Ironically, algorithms are telling us that machines will soon be able to do most of our jobs, but those conclusions perfectly illustrate what's non-scientific about turning human reasoning over to computers. Barely a month passes without a news story about how robots and artificial intelligence (AI) are going to devastate a significant number of the jobs in the workplace, sweeping away solid salary paying employment for factory workers and white-collar clerks alike. Just this month, the UK Parliament reported on the future of work in the face of automation, declaring that over 70% of jobs were at medium to high risk of displacement. While the report draws on a "more optimistic" study by the ONS to arrive at this prediction, the ONS used methods inspired by the even-more-frightening results in a 2013 paper by Oxford economist Carl Frey and machine learning expert Michael Osbourne, which found that almost half of jobs were at high risk, and two-thirds at medium risk. The paper was so important that in addition to shaping the methodologies of later reports (like those of the ONS, the OECD, and others), it informed a speech of the Bank of England's Chief Economist to the Trades Union Congress in 2015, prompted the "Fourth Industrial Revolution" theme of the 2016 Davos Forum, provided the basis of the WEF "Future of Jobs" report, and generated a subsequent sea of articles by journalists who rarely questioned the numbers.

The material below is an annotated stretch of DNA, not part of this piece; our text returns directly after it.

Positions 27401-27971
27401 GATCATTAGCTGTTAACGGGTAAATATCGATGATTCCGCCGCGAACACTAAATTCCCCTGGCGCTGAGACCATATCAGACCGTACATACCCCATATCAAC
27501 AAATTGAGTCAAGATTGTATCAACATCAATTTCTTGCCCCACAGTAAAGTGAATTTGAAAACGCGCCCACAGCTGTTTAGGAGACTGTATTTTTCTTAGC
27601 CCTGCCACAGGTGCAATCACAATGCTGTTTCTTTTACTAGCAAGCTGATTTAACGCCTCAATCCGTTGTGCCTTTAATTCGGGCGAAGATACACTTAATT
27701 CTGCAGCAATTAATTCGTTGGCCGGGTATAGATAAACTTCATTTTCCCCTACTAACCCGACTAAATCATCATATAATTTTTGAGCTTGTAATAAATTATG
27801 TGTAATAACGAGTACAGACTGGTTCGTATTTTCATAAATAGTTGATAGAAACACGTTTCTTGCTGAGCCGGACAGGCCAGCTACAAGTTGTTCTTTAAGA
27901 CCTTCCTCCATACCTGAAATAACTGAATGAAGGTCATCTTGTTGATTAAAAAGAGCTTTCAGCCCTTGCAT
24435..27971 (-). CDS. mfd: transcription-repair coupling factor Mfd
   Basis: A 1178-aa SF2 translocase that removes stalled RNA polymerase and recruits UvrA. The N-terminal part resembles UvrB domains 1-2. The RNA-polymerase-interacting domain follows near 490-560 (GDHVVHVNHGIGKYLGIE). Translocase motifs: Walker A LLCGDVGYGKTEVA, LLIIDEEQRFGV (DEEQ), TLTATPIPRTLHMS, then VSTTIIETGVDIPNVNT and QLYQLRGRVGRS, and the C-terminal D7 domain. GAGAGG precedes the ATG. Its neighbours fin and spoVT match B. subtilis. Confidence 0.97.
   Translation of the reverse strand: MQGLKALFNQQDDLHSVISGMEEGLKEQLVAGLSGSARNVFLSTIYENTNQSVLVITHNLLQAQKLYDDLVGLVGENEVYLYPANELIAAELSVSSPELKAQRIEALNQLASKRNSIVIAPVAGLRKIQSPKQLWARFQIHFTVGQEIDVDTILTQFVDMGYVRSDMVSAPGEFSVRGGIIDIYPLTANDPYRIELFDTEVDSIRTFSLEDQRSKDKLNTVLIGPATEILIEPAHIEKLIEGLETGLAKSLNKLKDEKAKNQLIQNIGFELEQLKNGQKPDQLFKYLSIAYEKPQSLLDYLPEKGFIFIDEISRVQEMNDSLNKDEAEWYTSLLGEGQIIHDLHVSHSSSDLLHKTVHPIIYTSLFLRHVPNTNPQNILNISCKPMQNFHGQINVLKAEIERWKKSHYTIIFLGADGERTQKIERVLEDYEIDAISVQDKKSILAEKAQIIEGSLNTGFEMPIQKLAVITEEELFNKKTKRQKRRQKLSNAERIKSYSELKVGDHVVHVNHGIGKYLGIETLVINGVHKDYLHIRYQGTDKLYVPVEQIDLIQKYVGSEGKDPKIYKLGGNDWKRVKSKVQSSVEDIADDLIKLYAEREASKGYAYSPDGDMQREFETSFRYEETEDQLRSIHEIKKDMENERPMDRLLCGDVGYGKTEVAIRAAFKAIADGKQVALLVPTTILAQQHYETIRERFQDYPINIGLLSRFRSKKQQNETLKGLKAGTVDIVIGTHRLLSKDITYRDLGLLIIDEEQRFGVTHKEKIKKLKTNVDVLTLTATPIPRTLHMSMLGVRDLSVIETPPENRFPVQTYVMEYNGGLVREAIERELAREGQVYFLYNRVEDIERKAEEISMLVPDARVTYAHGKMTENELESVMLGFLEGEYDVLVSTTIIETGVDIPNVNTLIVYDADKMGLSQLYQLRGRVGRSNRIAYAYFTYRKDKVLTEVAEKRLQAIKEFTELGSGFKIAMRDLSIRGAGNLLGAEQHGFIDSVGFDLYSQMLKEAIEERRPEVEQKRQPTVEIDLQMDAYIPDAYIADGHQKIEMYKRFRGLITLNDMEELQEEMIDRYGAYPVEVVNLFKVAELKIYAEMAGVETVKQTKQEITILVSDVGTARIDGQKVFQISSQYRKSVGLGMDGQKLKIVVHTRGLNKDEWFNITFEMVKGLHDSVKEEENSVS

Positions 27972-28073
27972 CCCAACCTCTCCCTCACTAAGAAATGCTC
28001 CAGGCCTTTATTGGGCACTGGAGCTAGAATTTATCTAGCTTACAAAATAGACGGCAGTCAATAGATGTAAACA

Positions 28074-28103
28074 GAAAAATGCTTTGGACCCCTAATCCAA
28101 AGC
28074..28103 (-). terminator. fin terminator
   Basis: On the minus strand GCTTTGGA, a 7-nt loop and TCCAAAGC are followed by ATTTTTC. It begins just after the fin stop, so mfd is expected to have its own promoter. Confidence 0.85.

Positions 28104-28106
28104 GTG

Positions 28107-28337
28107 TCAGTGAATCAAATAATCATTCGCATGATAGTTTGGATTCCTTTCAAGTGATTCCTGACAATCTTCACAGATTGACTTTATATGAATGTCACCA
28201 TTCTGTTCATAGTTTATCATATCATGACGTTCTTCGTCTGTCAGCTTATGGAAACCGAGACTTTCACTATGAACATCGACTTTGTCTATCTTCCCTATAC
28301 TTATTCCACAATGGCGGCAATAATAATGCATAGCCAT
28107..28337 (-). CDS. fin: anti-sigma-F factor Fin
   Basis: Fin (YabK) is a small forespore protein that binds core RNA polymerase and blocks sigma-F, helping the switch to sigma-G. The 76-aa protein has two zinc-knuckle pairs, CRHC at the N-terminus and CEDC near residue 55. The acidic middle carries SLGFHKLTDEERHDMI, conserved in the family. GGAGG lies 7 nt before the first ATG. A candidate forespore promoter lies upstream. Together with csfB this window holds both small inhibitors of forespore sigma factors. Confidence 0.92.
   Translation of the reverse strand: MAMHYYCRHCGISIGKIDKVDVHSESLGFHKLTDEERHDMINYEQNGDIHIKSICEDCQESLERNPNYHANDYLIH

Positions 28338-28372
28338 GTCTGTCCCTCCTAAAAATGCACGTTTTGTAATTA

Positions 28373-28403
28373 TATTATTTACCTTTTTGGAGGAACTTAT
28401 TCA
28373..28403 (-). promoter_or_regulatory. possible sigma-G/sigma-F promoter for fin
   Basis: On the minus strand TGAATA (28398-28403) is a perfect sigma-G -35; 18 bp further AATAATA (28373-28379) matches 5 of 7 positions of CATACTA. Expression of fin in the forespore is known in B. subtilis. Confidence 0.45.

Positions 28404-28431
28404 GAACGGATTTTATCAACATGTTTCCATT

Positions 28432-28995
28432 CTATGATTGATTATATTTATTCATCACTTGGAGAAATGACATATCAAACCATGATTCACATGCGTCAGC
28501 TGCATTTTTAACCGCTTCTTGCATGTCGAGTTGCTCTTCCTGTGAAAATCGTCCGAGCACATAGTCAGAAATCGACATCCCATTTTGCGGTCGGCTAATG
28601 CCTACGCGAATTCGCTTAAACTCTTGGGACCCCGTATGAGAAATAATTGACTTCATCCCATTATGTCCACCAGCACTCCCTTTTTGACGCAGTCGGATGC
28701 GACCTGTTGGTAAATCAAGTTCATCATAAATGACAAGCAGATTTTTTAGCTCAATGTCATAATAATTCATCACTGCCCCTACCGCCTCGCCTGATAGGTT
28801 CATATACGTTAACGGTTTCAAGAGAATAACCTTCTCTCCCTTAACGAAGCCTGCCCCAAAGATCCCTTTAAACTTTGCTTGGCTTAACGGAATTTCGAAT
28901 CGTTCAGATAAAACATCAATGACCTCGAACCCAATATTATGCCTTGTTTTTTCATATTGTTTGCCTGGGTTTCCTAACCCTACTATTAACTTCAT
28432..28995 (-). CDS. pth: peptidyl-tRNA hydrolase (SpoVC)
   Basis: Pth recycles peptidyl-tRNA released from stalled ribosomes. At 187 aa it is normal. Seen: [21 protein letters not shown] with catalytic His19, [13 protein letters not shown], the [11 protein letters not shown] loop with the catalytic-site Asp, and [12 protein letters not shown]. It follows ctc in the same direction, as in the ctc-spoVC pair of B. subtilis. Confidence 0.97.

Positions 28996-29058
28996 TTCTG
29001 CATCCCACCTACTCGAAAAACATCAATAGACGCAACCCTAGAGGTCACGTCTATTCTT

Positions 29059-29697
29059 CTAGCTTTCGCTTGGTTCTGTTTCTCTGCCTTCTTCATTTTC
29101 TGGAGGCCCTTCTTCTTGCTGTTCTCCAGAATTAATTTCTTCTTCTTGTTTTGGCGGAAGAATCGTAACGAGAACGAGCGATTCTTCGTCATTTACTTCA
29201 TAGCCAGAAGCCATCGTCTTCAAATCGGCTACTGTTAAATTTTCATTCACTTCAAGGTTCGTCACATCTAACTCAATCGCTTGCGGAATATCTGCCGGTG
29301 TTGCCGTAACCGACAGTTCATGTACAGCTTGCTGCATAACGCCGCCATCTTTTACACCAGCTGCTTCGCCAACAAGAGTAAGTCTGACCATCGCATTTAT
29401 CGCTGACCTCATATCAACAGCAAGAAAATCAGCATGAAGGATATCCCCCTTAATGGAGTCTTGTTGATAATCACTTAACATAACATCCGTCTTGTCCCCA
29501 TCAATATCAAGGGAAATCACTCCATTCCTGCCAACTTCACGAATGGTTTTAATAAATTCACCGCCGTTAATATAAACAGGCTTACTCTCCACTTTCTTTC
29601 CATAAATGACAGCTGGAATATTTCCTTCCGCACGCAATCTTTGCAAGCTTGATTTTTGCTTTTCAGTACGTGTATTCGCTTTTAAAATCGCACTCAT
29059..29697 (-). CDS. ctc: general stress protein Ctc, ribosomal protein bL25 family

Captivating images capture by custom-built drones have revealed the damage to the Greenland Ice Sheet that is being caused by rising global temperatures. The images, which have been taken as part of an EU-funded project to track changes in the world's second-largest ice sheet, are the first drone-based observations of how fractures form and expand under meltwater lakes. The expanding fractures cause catastrophic lake drainages, during which huge quantities of water are transferred to below the surface of the ice. Changes in ice flow occur on a much shorter timescales than were previously considered possible, said the research team, which was led by the University of Cambridge. 'It's possible we've under-estimated the effects of these glaciers on the overall instability of the Greenland Ice Sheet,' said drone pilot Tom Chudley, a PhD student at the University of Cambridge's Scott Polar Research Institute.